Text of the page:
Credible, lasting, loving relationships are the sine qua non of the romance genre, and we romance writers spend a lot of mental energy trying to find moving ways to show what Michaeline described so perfectly yesterday: two people who find each other beautiful, and suitable, and who listen to each other and get each other. A meeting of both minds and hearts.

The three magic words are important, but they’re an empty promise unless they’re backed by concrete, specific actions.

In real life, the evidence suggests that many people believe throwing money at their beloved is the way to go – last year the estimated retail spending on Valentine’s day in the US alone was almost $19 billion – but in fiction, at least, the reader expects more.

Continue reading

Elizabeth: Favorite Love Poems

When_I_Saw_YouThis Saturday marked the arrival of a traditional day on the calendar, that’s right, “Clean out the Garage Day.” Well, you may have spent the day in slightly different fashion, but here in beautiful California, where the skies were blue, the weather was warm, and there was a strong, testosterone-based helper nearby, it was the perfect day to reclaim the garage from the mass of belongings that were attempting to crowd out the car. Continue reading

Nancy: My Favorite Love Vows

eight ladies writing, justine covington

(c) Justine Covington

In keeping with the Valentine’s Day spirit, I thought I’d share the wedding vows from my favorite real-life love story: my husband’s and mine. I met my now-husband many, many years ago, when we were very, very young – 17 years old. And decades later, we’re still together, we’re still valentines, and he’s still ‘the one’.

Because we started dating each other at such a tender age, we were together for years before we actually got married (or as my mother-in-law would say, stopped living in sin). By that time, we were mature enough as a couple that our wedding wasn’t so much the marking of a new union as it was a celebration of a long-existing one. We wanted to create our own ceremony that felt spiritual, loving, and commitment-centric. And we wanted to keep it short, because the actual ceremony was outside in June – read: a hot, sticky mess – because love can be practical, too. So with all that in mind, we came up with a ceremony that included our personally written vows (sorry, won’t share those with the great, wide world of the interwebs), as well as some thoughts on love and marriage from multiple cultures/traditions, which I share with you now .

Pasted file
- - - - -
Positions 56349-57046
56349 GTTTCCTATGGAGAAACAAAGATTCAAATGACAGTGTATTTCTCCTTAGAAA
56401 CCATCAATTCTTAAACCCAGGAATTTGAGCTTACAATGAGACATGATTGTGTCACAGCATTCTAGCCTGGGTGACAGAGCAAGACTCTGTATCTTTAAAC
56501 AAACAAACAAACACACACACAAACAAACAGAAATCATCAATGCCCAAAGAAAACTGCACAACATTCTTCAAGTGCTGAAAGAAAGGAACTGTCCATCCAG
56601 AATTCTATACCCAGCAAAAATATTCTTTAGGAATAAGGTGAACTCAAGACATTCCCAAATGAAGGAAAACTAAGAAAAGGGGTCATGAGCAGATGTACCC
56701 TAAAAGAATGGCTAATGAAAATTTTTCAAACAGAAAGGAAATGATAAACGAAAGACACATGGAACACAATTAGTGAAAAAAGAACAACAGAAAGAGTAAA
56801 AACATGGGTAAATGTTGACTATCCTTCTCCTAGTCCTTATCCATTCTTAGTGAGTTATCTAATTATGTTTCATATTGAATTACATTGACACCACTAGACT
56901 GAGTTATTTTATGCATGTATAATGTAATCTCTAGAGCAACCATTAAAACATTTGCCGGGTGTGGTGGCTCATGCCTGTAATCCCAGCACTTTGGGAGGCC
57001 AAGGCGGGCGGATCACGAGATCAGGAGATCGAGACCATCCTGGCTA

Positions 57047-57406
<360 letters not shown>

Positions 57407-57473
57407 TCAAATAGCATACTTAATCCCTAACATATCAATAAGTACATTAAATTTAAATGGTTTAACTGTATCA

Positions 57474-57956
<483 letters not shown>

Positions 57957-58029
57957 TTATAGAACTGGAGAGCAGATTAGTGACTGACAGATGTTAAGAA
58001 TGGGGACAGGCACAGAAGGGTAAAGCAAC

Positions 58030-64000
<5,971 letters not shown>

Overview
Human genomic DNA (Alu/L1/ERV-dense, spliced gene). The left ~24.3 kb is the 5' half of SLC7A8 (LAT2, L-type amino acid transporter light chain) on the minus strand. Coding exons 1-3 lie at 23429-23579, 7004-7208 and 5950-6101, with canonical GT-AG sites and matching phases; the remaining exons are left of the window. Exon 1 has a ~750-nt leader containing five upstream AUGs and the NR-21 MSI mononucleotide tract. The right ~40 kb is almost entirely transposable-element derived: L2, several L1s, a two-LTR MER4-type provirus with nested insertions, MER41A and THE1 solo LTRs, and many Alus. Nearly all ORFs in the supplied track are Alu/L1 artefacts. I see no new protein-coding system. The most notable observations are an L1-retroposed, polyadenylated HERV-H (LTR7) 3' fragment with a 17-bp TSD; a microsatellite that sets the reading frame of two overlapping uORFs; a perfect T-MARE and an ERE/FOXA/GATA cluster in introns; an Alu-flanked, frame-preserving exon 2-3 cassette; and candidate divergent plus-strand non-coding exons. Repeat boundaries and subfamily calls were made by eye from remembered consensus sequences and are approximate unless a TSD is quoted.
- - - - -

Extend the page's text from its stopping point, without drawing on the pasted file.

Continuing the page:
Buddhist Marriage Homily – In the future, happy occasions will come as surely as the Continue reading

Jilly: Say It With Zombies

Warm Bodies (copyright 2013 Summit Entertainment LLC)

Warm Bodies (copyright 2013 Summit Entertainment LLC)

How was your Valentine’s Day? Are you still in a haze of happy, suffering a love hangover, or glad it’s over for another year?

Michaeline was in the spotlight here yesterday, and she celebrated with a smorgasbord of love letters and an exhortation to share the love in a broader sense. I like that idea, and since the Ladies have been all about love at the movies lately, I’m going to share my passion for the brilliant 2013 zombie rom-com Warm Bodies.

Stay with me, please, even if zombies aren’t your cup of tea. I’m choosing this movie as my Valentine’s weekend recommendation because the entire story is about the importance of love. It’s a zombie Romeo and Juliet – a darkly humorous romance in which a cute guy (loosely speaking) falls for a cute girl from a community (species?) that’s at war with his – but it successfully gives the legendary story the happy ending I long for every time I see the play, or ballet, or musical. The hero and heroine find true love together, reconcile their warring communities, and act as a catalyst for a lasting change that saves the world. That’s one mighty hit of happy. Continue reading